At a time when classical music is straining to attract new and younger audiences, tuba player Karen Geer is working hard to cultivate the next generation of musicians and music lovers. She leads the InterSchool Orchestras of New York, a nonprofit whose eight musical ensembles—composed of 350 musicians ages 6 to 19—perform in schools, community centers and nursing homes, and onstage at venues such as Lincoln Center.
U.S. Attorney Preet Bharara has won nine out of 10 cases against a parade of disgraced Albany lawmakers since taking the helm of the Southern District of New York in 2009, prevailing in three trials and garnering six guilty pleas. Now in his crosshairs are two of New York's biggest political animals: former Assembly Speaker Sheldon Silver and former Senate Majority Leader Dean Skelos, whose trials are scheduled to begin in November.
As an African-American woman running a digital-gaming research company, Janelle Benjamin is a rare phenomenon. In six years she has built up the business for SuperData Research, which tracks user transactions on free-to-play digital console, mobile, PC, streaming e-sports and virtual reality games, and uses the data to analyze the monthly spending of more than 78 million gamers for advertisers and gaming companies. You’re a serial entrepreneur.
Muck Rack makes it simple to find people, tweets, or articles that mention any name, keyword, company, hashtag etc. We've compiled this guide to help you make the most of your search.
Selecting a term
Start searching tweets, articles from media outlets, articles mentioned in tweets, journalists'
names, titles and bios with some suggested searches:
Companies or Topics (e.g. iPhone, Microsoft)
Phrases (e.g. "cloud computing") — use quotes to keep the terms together
Twitter handles (e.g. @username) — returns those who have mentioned or replied to
Names (e.g. "David Pogue")
Hashtags (e.g. #sxsw, #london2012)
Bio details (e.g. vegan, Olympics, father)
Muck Rack's Advanced Search allows for many boolean operators.
Find results that mention multiple specified terms, use AND or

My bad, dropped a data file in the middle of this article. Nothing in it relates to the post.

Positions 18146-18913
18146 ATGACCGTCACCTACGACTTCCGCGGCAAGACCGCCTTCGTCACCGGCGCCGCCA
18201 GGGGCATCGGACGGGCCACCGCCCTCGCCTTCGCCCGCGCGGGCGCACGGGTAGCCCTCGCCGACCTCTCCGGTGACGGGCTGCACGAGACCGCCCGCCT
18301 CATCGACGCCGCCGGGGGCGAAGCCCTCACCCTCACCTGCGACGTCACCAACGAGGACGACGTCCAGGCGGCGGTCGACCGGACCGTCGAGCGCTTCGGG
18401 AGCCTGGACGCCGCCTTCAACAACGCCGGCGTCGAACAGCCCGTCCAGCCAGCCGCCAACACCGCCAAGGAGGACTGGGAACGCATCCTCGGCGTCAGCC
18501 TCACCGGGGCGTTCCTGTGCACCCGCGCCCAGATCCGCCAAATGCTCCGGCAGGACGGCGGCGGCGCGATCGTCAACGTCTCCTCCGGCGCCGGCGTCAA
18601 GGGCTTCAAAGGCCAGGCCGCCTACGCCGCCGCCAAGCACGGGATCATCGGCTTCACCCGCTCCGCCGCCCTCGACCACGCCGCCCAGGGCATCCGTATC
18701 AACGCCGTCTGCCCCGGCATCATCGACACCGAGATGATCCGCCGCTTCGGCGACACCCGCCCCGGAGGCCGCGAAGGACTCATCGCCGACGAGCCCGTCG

+. For example, ensure each result contains both Elon Musk and Mark Zuckerberg by
searching Musk AND Zuckerberg or Musk + Zuckerberg.
Use the operators OR or , to broaden your search when you'd like either of
multiple terms to appear in results. (This is the default behavior of our search when no operators
are used). For example, results will contain either cake or cookie by searching cake OR cookie or cake,cookie
Use NOT or - to subtract results from your search. For
example, searching Disney will yield results about the Walt Disney Company as well as Walt Disney
World Resort. To exclude mentions of Disney World, search for Disney -World or Disney
When using one of these operators with a phrase, enclose it in quotation marks. For example, you can
find results about smartphones excluding Apple's iPhone 4S by searching smartphone -"iPhone
Exact case matching or punctuation
If you're searching for a brand name or keyword that relies on specific punctuation marks or capitalization, you can
find results that match your exact query by adding matchcase: before the keyword you're searching for, like matchcase:E*TRADE .
Use parentheses to separate multiple
boolean phrases. For example, to find journalists talking about having fun in Disney World or
Disneyland, search for ("disney world" OR disneyland) AND fun.
An asterisk can be used to search for any variation of a root word truncated by the asterisk. For example, searching for admin* will return results for administrator, administration, administer, administered, etc.
A near operator is an AND operator where you can control the distance between the words. You can vary the distance the near operation uses by adding a forward slash and number (between 0-99) such as strawberries NEAR/10 "whipped cream", which means the strawberries must exist within 10 words of "whipped cream".